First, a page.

I was honored to give a presentation yesterday to colleagues in Utah on strategies to promote engagement in the sciences when teaching in a 100% distance learning setting.
Rather than share an exhaustive list og best practices (which are constantly evolving), I decided to give participants a snap shot of my current thinking on distance learning science pedagogy which is heavily informed by constant reflective practice.
Click here for a link to a PDF of the presentation which features my top four current strategies. I am sure these will change...but sharing reflection and iteration, I feel, is very powerful. At least for me. And it's my blog. :)
If you are a high school or college science teacher teaching online right now, or an educator looking for ways to promote critical thinking, spacial reason, and computation thinking in the context of service to those impacted by the COVID-19 Pandemic, and encourage you to check out Foldit..
Foldit is a multiplayer game that empowers students to learn how to manipulate, and develop, various protein structures. Players progress through various levels where they learn, subtly, about protein folding, hydrophobic/hydrophilic side chains, and protein receptor interaction.
Special "puzzles" have been developed that challenge users to develop proteins to be used as biological pharmaceuticals to bind COVID-19 Spike Protein. Top designs are actually synthesized and test for efficacy! Check out the below videos to learn more about Foldit!
I will be using Foldit in the following ways:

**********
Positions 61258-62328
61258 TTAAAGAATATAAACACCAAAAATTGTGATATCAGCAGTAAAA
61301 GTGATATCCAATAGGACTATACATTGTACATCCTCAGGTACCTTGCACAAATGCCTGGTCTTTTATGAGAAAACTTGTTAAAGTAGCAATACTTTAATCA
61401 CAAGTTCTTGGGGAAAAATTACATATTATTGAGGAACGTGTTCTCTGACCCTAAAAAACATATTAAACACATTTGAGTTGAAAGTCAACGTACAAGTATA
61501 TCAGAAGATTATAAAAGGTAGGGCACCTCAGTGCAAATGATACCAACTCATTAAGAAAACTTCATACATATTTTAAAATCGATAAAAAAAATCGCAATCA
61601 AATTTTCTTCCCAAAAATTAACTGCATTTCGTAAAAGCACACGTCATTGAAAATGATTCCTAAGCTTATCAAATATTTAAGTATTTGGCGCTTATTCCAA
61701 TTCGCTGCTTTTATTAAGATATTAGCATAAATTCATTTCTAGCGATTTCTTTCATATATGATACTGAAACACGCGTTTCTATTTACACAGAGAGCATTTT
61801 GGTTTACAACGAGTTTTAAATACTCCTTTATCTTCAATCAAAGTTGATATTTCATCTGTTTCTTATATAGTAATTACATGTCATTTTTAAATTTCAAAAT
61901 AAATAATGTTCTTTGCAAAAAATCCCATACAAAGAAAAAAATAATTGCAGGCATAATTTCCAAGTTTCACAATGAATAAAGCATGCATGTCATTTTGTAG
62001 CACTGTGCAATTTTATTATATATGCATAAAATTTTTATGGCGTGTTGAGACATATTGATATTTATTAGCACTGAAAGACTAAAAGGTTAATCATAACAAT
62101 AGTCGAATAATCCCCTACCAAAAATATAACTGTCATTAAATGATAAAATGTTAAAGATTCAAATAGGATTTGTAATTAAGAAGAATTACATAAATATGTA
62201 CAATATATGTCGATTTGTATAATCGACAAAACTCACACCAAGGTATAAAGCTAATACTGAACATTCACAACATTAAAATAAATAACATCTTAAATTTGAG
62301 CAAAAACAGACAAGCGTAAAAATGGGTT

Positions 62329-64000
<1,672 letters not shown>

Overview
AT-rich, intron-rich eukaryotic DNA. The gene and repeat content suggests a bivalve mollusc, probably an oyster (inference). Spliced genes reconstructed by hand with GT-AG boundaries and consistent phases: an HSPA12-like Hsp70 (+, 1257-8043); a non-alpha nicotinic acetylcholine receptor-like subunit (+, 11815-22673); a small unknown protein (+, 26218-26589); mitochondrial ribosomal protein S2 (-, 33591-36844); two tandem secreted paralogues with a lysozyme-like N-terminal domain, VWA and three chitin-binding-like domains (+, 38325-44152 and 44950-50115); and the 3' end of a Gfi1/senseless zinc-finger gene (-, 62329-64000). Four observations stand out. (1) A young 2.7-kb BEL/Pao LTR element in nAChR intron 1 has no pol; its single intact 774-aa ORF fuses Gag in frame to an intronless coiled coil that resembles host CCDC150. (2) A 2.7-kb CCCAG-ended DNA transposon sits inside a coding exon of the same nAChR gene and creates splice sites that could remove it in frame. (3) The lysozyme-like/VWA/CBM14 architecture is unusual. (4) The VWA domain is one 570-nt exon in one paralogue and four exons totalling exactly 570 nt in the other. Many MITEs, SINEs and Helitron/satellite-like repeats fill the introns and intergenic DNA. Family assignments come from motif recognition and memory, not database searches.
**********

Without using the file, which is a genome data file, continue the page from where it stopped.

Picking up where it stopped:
Pennies made after 1982 are ~ 95% zinc with a plated copper exterior. Thus, a penny contains two metals and can, if manipulated properly, be converted into a battery. See video below:
This video is LEGIT, and upon seeing it, my gut was to provide students with this video, the materials, and let them go at it as an introduction to our unit on energy in Biology class. (Mitochondria metaphor, etc.).
Then I remembered the research on curiosity! The goal is to intentionally withhold the IDEAL amount of information.
Peak interest, but create suspense. Provide enough information as to not demotivate, but leave enough out as to keep the learner guessing.
The below "inverted U" graph of Curiosity vs. Knowledge (knowledge confidence), provides a great visual.
Inspect it carefully.
Have all the info. Not curious. Have no info. Not curious. Withhold the ideal amount. Curious.
So, back to the initial activity. I fear that if I give students the above video, as awesome as it is, the activity will transition from science to "arts and crafts".
I fear that by providing the video, I will provide too much information, push students to the far right of the "inverted U" and minimize curiosity.
DESPITE how engaging the activity is!
The engagement lies not in the video quality, or the task, but the anticipation of what will happen.
The frustration in not knowing exactly what will happen, or how to do it.
The tension that is built when the instructor perfectly provides and withholds.
The cognitive reward the learner receives when that tension is revealed.
We all love solving riddles.
This is the true "Call to Adventure".
So here is what I'm going to do instead.
Step 1: Tell students that electrons can flow spontaneously through a material when two different metals are connected through a conductive solution.
Step 2: Tell students that pennies after 1982 are platted with copper.
Step 3: Provide students with the exact materials shown in the screenshot from the video above. Include the video title "How to Make a Penny Battery from Start to Finish" in the below image as a strategy for pushing students directly under the "inverted U" shown above.
Step 4: Challenge students to light the LED using only the materials provided in the above image. Remove internet privileges to ensure that information is strategically withheld and students do not look up the above video.
Step 5: Play the above video.
Step 6: Treat this as the first two"Es" (Engage and Explore) in the 5E Learning cycle. Continue on with lesson. Etc., etc.
*Note: The below lesson is only an outline meant to encourage deeper thinking about the 5E cycle.